Diethylene Glycol

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diethylene glycol

[dī′eth·ə‚lēn ′glī‚kȯl]
(organic chemistry)
CH2OHCH2OCH2CH2OH Clear, hygroscopic, water-soluble liquid, boiling at 245°C; soluble in many organic solvents; used as a softener, conditioner, lubricant, and solvent, and in antifreezes and cosmetics.

Diethylene Glycol


(β,β’-dihydroxydiethyl ether), HOCH2CH2OCH2CH2OH, a viscous colorless liquid, having a melting point of -8°C, a boiling point of 245°C, a density of 1.1197 g/cm3 (15°C), and a refractive index of 1.4472. It is miscible with water,, alcohol, and acetone but slightly soluble in ether and benzene. Its chemical properties resemble those of ethylene glycol. The latter, along with ethylene oxide, Diethylene Glycol and ethylene chlorohydrin, ClCH2CH2OH, serves as a raw material for the industrial preparation of diethylene glycol.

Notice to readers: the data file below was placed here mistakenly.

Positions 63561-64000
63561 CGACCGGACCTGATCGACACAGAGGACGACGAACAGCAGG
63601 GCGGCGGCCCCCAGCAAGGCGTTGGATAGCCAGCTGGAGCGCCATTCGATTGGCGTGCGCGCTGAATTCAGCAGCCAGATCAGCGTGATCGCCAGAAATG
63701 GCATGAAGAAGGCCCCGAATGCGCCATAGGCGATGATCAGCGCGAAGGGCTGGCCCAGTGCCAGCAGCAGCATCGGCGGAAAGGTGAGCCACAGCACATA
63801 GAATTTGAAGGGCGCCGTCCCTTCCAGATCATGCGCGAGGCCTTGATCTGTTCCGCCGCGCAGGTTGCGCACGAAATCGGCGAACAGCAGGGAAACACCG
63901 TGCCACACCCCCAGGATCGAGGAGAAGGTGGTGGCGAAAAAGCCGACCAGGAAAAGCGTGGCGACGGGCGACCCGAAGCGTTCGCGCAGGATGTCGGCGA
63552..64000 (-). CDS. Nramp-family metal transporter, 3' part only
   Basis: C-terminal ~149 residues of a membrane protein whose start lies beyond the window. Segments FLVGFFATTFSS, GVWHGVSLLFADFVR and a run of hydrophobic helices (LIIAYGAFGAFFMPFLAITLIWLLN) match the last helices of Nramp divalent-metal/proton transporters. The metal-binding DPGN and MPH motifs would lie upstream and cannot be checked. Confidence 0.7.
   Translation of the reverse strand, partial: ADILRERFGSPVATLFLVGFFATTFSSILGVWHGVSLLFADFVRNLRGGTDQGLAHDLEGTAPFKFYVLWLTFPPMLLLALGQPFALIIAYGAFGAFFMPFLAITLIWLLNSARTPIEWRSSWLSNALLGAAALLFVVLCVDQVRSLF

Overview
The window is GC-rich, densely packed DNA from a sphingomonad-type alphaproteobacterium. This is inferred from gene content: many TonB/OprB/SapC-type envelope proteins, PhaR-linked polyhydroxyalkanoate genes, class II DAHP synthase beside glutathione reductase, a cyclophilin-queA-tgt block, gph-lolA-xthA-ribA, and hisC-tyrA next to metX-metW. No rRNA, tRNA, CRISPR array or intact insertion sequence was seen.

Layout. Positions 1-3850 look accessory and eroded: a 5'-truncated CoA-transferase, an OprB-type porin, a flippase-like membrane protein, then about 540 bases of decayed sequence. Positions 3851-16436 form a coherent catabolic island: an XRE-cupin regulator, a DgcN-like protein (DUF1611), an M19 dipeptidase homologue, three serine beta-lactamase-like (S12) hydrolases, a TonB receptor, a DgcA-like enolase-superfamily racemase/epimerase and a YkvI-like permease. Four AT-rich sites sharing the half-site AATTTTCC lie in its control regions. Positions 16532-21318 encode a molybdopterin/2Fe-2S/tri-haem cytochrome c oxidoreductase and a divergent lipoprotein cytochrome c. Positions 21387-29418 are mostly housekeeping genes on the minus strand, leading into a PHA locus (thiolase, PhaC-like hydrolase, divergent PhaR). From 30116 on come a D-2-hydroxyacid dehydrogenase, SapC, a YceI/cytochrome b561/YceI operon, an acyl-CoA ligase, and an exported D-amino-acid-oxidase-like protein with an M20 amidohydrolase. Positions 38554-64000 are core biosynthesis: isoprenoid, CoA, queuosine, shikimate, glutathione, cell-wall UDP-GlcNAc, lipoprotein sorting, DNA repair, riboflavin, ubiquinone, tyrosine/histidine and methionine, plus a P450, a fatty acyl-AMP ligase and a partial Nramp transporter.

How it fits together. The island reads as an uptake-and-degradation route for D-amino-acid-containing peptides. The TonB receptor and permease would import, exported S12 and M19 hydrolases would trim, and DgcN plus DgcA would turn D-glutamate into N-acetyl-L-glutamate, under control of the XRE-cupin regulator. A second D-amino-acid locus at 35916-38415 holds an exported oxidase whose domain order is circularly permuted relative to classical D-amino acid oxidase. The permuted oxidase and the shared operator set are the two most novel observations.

Diethylene glycol is extensively used as a solvent for nitrocellulose, oils, and resins; as a softener; as a component of antifreeze and absorption mixtures; and as a drying agent (in the gas industry). Some derivatives of diethylene glycol are of practical importance, such as, diethylene glycol dinitrate, the monoethers (Carbitols), and the diethers (for example, diglyme, CH3OCH2CH2OCH2CH2OCH3).